Saturday, and I didn't have to get up early because my Foreign Student opted to miss breakfast and stay in bed. Since I started taking in students, I have discovered that almost the best thing you can offer them is a lie-in at weekends. They (the young ones mostly) just love the idea of not having to get up and make conversation. I can't say I blame them. This student is 21, and a german-speaking Swiss. He doesn't have a german accent at all; if anything his accent is slightly American and his spoken english is very good. He is very small and dark, and looks the way you imagine a Hobbit would look, apart from the furry feet of course. (Though who knows what his feet are like!) He also has dark rings under his eyes, and seems to be permanently tired. Even when I call him for dinner, I often have to really shout because he is asleep! We were talking this evening about the Health Service, don't ask me why, and he said that there is no "Welfare State" in Switzerland. Everyone has to pay to go to the Doctor, or to the Hospital, and he pays about £250 every three months for his Health Insurance! That sounds very pricey to me, as I'm sure that if any 21 year old wanted Private Health Insurance here it wouldn't be more than about £15 a month. It seems that we are pretty lucky here, after all. Apart from worries about MRS, the Winter Vomiting Virus, and the thought of Bird Flu hanging over our heads, we do at least have (relatively) free Health Care.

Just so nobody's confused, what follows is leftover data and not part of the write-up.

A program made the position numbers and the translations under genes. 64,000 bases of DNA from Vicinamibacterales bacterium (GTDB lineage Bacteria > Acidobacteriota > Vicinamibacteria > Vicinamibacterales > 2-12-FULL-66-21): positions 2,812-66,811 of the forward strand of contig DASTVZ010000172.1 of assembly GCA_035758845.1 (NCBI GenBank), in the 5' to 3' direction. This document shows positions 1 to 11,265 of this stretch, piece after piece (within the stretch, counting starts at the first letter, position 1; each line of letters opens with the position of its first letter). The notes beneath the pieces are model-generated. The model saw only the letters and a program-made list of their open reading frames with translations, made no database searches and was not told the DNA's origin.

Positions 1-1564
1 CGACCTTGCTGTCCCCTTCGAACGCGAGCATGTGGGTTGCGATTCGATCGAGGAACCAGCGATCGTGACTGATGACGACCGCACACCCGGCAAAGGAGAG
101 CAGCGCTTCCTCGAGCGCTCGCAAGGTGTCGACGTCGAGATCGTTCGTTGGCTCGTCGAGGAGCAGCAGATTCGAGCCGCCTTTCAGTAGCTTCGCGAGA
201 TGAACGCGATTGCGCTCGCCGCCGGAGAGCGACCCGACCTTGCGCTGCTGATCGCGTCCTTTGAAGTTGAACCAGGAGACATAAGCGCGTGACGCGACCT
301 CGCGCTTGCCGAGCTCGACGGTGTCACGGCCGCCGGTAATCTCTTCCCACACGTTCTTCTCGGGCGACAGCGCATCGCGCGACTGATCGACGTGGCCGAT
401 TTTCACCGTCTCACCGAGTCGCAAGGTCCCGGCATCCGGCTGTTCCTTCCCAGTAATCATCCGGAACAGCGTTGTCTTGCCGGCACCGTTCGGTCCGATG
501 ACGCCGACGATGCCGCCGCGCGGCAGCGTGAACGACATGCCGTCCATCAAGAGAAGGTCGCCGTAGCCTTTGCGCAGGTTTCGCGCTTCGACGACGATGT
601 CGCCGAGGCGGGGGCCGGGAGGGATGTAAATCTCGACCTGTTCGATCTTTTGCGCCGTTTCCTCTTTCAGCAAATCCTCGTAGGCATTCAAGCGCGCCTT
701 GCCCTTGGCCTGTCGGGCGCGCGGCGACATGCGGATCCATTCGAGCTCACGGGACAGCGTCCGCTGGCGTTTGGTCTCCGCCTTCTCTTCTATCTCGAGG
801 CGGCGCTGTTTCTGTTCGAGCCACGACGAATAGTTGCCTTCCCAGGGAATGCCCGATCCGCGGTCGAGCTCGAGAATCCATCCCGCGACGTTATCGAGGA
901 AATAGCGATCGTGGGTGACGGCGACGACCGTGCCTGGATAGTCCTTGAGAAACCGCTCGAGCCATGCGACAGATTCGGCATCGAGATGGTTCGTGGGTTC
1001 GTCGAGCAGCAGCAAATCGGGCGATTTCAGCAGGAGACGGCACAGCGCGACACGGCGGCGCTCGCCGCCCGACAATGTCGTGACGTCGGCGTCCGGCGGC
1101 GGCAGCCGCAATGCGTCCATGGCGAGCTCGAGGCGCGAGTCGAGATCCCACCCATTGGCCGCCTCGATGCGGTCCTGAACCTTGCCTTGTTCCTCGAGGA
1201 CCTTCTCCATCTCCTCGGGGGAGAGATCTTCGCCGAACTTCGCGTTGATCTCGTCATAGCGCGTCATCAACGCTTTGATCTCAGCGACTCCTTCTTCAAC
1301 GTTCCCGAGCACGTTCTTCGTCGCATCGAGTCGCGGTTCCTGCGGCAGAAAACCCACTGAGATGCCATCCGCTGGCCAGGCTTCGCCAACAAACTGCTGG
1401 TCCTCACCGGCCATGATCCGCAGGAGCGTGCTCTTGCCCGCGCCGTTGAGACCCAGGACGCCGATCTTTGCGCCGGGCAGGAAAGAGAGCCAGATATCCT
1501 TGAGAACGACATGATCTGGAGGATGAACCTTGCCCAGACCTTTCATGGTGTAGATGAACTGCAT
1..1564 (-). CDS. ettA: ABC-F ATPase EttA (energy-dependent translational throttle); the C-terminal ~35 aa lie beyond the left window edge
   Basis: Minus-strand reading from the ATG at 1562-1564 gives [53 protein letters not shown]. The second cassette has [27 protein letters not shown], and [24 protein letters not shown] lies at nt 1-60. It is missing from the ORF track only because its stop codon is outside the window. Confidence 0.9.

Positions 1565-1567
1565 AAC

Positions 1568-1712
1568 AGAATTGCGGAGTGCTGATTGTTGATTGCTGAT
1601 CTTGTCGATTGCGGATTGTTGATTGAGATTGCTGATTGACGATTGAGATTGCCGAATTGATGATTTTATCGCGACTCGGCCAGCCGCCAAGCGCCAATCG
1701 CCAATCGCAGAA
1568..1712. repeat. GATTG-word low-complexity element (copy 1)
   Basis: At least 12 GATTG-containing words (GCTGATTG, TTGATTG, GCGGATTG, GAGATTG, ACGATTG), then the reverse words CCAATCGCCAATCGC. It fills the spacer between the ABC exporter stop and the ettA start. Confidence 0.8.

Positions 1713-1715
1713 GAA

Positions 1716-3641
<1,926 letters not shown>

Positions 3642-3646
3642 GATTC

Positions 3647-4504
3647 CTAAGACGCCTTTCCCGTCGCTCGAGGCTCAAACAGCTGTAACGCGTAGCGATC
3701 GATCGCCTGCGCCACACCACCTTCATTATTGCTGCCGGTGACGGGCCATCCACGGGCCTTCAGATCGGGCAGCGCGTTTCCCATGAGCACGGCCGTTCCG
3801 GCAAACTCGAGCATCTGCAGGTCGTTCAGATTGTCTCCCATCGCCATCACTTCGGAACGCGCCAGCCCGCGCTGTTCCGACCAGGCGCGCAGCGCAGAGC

Today we had a break from the strong winds and driving rain of the last week. It was a glorious day, of the sort we are often lucky enough to have here. Blue sky, sunshine and very little wind. I had to walk to the Post Office to post a recorded delivery letter, but then cut down to the sea and made for my favourite Beach Cafe. I was just in time to catch Daughter and Grandson, and have a quick kick about with him before they had to go home for lunch. Grandson was on good form, dribbling the ball with his usual skill, and only hampered by the fact that the little scrap he was playing with kept picking up the ball and running away with it. It seems to me that my Grandson is about the only three-year-old I've seen who actually knows what to do with a football. He dribbles and kicks it. I have told Daughter that I believe it's a natural talent, because he doesn't need to practise, he just does it, and has done since he was two. Anyway, I've already bought him his first pair of football boots, silver ones which we spotted in a sale last week. I can't wait to see him in action on a football pitch, and preferably playing for the Spurs - though I may have to wait a few years, I guess.
After they had gone, I sat in the sun outside the cafe and had my usual cheese on toast and a cup of tea. It was really warm, almost too bright, with the sun beating a silver path to the horizon. There is always someone to talk to at the cafe, even complete strangers seem to be ready for a chat. That's one of the great things about Brighton - you never need to feel lonely or alone, unless you want to.
I walked back along the seafront, feeling light of heart - and realized that all my anxiety of the past year has just melted away. It's such a good feeling. I strolled up Adelaide Crescent and into Palmeira Square, enjoying the sun and the view, looking back at the sea from time to time. And I thought to myself, it's not the world that changes, but how we feel about it. Simple really..